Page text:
constant stump hurdling and hill charging make the
three miles we've run feel like seven. Luckily the
front-runners have come to a "check," which
means the trail splits and there's a brief respite
while hashers fan out in all directions, searching
for the true path. The pack shouts out, "Are
you?" - as in, Are you on the trail? - and the
answer comes back, "Checking." Finally a
short, bearded hasher named Gomez catches the scent
and bleats out, "On! On!" We scamper
through the brush in pursuit.
There was a time when hashes were overwhelmingly
male, but now they're usually about 60:40 guys to
women, a ratio that nicely accommodates the time
tested fraternity formula Alcohol plus women
equals fun. "Hashing romance?"
laughs Joan "Goulash" Failmezger, a
39-year-old Texas hasher who met her husband on the
trail. "Yeah, there's a fair amount of that.
It's a great place to meet cool people." And the
male perspective" "How do I put this
delicately?" says a D.C. hasher. "They're
not exactly floozies, but, well, you know..."
Such loose - nay, downright wanton - behavior is
often supported within hashing circles. Take the Red
Dress Run, one of the world's largest cross-dressing
spectacles, in which hashers sporting red dresses
invade the streets and trails. It all started 10
years ago, when the confused date of a California
hasher arrived at a post-run party wearing fancy red
number - a distinct contrast to all the sweaty
T-shirts. She then proceeded to, uh, get into the
spirit, and obliged when the hashers asked if they
could lift up her dress. Surprise no panties. To
commemorate this fine woman, San Diego hashers began
holding an annual Red Dress Run.
The tradition spread to Washington, D.C., where
last fall 605 hashers took to the streets of the
nation's capital in red gowns (except for two guys in
blue dresses with strategically placed white stains).
They caused all kinds of traffic jams and chanted
"Monica! Monica!" in front of the White
House. And when asked what cause they were running
for - this was D.C., after all - they gleefully
The Home Stretch
As we emerge from the woods, a runner named
Snowballs at the front of the pack spies the letters BN
marked on the ground. He starts chanting, "Beer
near!" signaling that the run is almost over.
(The hare may also tell a runner where the finish is
so nobody gets lost or jumps into a car and drives
straight to the party, ditching the running portion
of the event altogether.) There's still no sign of
the hare, but nobody gives a damn about anything
except reaching the "apres." Or post-run
party spot, where beer and more beer is the pot of
gold at the end of the rainbow.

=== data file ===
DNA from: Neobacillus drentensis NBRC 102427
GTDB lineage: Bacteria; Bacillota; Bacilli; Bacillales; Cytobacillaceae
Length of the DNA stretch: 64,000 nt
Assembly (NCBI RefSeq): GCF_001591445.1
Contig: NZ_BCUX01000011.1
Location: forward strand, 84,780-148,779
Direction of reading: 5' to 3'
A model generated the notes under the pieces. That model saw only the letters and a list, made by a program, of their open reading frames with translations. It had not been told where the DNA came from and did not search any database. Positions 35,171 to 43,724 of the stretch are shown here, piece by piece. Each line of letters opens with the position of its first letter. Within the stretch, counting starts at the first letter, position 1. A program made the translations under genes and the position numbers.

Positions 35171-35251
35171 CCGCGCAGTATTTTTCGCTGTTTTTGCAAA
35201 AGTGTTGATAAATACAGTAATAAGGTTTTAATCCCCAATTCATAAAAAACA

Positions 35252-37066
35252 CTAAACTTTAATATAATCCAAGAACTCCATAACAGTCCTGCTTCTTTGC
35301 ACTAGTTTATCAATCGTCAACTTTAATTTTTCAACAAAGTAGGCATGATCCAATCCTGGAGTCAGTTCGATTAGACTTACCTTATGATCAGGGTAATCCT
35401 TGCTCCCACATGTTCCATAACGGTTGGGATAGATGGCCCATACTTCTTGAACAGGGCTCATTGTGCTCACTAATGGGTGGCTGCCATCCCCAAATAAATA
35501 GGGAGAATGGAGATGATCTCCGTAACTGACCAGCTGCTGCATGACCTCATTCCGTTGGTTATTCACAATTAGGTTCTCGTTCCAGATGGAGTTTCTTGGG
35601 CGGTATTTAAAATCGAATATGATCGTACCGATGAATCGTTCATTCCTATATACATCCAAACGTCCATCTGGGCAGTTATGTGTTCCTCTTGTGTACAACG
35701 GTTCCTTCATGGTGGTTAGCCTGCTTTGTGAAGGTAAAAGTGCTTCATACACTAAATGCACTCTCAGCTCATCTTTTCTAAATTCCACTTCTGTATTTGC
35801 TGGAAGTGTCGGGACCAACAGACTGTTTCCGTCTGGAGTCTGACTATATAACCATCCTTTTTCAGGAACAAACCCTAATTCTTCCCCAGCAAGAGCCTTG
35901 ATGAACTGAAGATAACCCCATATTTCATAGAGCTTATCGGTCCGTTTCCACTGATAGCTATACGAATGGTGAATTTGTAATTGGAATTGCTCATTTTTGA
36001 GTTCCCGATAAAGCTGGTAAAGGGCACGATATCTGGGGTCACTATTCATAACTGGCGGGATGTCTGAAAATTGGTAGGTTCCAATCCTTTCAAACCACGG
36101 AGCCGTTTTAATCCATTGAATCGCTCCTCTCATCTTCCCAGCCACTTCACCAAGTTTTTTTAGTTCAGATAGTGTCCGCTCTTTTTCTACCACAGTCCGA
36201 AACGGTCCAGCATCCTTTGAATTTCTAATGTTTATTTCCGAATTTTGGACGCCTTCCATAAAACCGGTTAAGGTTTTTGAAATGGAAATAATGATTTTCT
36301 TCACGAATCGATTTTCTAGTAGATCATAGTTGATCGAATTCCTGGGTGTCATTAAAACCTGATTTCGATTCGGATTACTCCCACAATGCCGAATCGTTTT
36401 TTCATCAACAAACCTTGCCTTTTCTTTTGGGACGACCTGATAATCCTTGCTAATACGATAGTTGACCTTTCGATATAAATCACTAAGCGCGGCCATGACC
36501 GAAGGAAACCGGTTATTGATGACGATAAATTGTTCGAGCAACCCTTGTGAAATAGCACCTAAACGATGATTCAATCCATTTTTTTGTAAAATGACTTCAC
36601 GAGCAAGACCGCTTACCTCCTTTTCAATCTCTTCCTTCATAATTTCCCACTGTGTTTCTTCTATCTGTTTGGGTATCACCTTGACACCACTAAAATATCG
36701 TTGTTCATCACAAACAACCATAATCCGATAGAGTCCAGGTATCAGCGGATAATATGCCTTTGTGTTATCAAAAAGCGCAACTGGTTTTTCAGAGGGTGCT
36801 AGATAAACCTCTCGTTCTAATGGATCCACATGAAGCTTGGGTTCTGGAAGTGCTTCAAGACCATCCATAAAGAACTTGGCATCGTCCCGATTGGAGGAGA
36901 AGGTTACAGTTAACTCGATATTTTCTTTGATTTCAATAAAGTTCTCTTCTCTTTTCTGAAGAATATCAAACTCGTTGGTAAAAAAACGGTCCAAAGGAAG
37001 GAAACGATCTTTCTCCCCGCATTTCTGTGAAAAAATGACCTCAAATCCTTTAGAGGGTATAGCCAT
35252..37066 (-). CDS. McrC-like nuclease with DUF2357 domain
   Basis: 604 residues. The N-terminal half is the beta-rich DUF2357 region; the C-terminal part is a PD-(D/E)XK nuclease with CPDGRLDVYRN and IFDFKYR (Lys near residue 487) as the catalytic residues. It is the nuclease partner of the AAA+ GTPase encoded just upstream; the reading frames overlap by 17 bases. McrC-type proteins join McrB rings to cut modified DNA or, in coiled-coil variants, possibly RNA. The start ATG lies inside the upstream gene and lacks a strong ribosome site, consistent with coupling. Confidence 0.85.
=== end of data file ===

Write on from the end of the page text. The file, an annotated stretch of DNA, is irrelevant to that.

In this case, the apres is the hare's apartment. I
plop down on a couch, dirt-caked and leaden-legged.
Just as I'm getting comfortable, I'm roused from my
sedentary bliss and told it's time for the
"down-downs." We head outside, form a
circle on the lawn, and watch as various hashers are
rebuked for such grievous offenses as finishing
first, being the hare, wiping out on the trail - just
about anything, really. The guilty runners suck down
brews as the group sings, "Drink it down, drink
it down, down." (Hashers, as you might have
noticed are not fond of complicated lyrics.) I have
to pound a beer as a penalty for being a hash virgin,
then a second one for committing the sin of
"wearing a hat while chugging." As I finish
it, Snowballs decides they should have a naming for
me, the writer. Fine. I grasp another beer, tilt my
head back, and start drinking as the chant of
"Pencil Dick! Pencil Dick!" erupts around
- Sidebar -
Wanna start your own hash club? All you need is a
functioning liver and a pair of running shoes. Here's
how to get the show on the road.
- Round up the hounds. Set a date and
call your friends who run. Now call your
friends who drink beer. If you've only got
the latter, promise them a keg and mumble
something about "a little
exercise." To recruit runners, head to a
track or 10K race and mention a
"cross-country fun run." Mumble
something about "a beer or two."
- Mark the Spot. Scout o location (a
park, the woods, a mall) and pick an apres
site (a restaurant, a bar, the rest room of a
fancy china shop). For your first run, lay
out the trail ahead of time. Toss handfuls of
flour on the ground every 30 yards or so. Go
for five miles, and make one false trail, a
series of splotches that begins at a
"check" - marked with a floury (x)
- and ends in a BT, meaning
"backtrack." Never forget: The more
opportunities for causing a public
disturbance, the better the route.
- Hit the Trail. Once everyone arrives,
explain the rules, the trail markings, and
the payoff: beer and grub at the finish. To
get 'em revved up, provide a cooler of brews
at the start. Collect "hash cash"
donation to cover the beer, then lead the way
onto the trail, shouting "On! On!"
- Commence Chugging. After the hash,
initiate "down-downs" (drinking)
and bestow nicknames. Ask for a volunteer to
hare the next run.
- Invest in the Future. As your hash -
and the hash cash - grows, set up a phone hot
line and a Web Page. Or just buy better beer.
For more info, visit or order the Hash Bible
from Global trash (800-736-4274). - Chris